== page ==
US President Donald Trump says his administration will halt funding to the World Health Organisation, pending a review.
Mr Trump made the announcement at a White House briefing on Wednesday morning (Australian time).
“I’m instructing my administration to halt funding of the World Health Organisation while a review is conducted to assess the world World Health Organisation’s role in severely mismanaging and covering up the spread of the coronavirus,” he said.
The President said “so much death has been caused by their mistakes”.
“It would have been so easy to be truthful,” he said.
“We will continue to engage with the WHO to see if it can make meaningful reforms.”
Mr Trump said the world depended on the United Nations’ agency to work with countries to make sure accurate information about health threats were shared in a timely manner.
The coronavirus has been blamed for more than 125,000 deaths worldwide, including more than 25,000 in the US.
The US contributed nearly $US900 million ($A1.4 billion) to the WHO’s budget for 2018-19, according to information on the agency’s website. That represents a fifth of its total $4.4 billion budget for those years.
In its most recent budget proposal from February, the Trump administration called for slashing the US assessed funding contribution to the WHO to $57.9 million.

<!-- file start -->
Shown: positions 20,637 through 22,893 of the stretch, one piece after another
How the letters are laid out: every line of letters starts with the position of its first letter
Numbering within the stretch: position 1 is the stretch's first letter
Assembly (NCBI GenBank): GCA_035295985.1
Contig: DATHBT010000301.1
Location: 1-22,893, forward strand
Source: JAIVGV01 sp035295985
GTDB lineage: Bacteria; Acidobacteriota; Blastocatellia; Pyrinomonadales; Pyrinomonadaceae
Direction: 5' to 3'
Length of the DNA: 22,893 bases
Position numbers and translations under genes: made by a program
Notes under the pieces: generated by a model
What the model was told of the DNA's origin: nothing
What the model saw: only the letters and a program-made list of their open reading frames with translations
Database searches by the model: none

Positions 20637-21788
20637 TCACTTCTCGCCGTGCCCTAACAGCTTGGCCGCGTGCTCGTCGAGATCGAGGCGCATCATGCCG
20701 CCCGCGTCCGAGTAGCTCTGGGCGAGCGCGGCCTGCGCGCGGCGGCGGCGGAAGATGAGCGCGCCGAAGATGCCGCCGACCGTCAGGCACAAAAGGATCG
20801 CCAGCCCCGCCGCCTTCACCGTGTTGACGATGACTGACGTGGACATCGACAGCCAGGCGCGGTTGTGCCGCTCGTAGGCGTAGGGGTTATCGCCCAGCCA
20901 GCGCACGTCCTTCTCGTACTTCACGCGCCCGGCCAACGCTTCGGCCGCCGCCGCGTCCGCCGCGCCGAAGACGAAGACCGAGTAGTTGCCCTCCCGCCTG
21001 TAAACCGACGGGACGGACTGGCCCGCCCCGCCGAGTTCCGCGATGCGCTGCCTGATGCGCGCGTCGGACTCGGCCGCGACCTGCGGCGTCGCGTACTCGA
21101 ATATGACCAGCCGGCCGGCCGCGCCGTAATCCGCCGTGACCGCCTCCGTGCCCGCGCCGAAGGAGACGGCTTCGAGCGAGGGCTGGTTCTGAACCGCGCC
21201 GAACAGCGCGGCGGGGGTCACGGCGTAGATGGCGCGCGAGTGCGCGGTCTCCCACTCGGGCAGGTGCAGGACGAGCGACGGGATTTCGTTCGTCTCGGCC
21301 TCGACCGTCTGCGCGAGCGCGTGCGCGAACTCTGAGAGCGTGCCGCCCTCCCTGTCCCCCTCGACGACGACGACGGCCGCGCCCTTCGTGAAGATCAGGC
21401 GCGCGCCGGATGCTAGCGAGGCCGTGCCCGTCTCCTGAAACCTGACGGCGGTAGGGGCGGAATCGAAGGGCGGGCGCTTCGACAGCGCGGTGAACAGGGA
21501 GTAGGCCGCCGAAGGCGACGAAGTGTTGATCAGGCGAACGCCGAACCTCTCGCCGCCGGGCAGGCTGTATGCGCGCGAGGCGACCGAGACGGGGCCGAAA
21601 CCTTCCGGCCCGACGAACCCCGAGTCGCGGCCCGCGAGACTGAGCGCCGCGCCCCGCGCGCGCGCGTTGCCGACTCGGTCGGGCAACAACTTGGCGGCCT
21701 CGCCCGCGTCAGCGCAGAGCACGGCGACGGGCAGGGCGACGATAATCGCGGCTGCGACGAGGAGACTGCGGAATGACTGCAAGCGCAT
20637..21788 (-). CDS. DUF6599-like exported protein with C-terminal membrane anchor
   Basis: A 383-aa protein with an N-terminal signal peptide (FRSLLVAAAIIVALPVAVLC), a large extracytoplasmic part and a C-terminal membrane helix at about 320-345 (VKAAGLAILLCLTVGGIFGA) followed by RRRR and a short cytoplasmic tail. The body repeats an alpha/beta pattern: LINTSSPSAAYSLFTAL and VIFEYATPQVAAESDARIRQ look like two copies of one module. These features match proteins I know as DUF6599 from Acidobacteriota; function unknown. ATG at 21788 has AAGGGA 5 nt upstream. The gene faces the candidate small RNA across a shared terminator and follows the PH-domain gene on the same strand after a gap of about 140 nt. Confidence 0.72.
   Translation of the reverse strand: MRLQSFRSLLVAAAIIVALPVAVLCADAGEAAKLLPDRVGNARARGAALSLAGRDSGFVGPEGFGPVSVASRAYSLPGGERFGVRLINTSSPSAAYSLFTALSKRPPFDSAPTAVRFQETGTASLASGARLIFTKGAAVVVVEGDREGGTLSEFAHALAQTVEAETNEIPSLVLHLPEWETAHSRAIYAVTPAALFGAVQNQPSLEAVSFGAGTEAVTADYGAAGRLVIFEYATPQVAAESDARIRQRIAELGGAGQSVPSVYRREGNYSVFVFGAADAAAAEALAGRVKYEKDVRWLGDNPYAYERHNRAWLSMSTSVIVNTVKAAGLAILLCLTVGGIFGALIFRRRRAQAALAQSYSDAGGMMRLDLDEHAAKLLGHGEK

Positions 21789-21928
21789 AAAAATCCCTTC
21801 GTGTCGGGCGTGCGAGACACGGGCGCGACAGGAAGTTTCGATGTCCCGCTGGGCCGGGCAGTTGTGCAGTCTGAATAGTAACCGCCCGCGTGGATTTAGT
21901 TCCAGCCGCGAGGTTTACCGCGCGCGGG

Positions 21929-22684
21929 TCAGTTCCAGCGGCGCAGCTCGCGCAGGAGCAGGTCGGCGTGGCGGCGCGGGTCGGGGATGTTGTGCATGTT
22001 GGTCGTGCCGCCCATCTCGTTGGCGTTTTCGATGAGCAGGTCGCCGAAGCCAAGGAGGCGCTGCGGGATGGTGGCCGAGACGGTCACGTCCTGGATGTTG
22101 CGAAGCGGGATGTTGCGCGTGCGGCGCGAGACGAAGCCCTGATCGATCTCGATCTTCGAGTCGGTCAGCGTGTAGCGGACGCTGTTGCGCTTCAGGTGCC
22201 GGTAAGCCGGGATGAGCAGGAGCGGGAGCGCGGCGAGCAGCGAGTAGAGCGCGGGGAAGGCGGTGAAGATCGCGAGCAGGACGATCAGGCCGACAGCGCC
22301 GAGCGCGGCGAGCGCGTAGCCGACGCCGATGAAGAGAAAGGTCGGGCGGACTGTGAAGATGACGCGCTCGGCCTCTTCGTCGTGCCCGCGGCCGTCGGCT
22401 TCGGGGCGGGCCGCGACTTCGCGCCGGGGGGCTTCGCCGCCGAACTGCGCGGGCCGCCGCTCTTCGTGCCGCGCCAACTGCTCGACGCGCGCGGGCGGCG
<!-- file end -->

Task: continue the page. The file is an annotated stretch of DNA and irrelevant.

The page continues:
Mr Trump said he had deep concerns about whether “US generosity” had been put to the best possible use at the UN organisation.
The coronavirus outbreak could have been contained at its source, sparing thousands of lives, if the WHO had done a better job investigating reports coming out of China, Mr Trump said.
Instead, he accused it of promoting China’s “disinformation” about the virus.
The announcement came a week after Mr Trump threatened the move. At the time, he said the WHO was “China-centric” and had “missed the call” on the coronavirus pandemic.
There was no immediate comment from the Geneva-based organisation on Mr Trump’s announcement. But when asked about possible US funding cuts during a regular UN briefing earlier on Tuesday, WHO spokeswoman Margaret Harris responded, “Regardless of any issues, our work will go on.”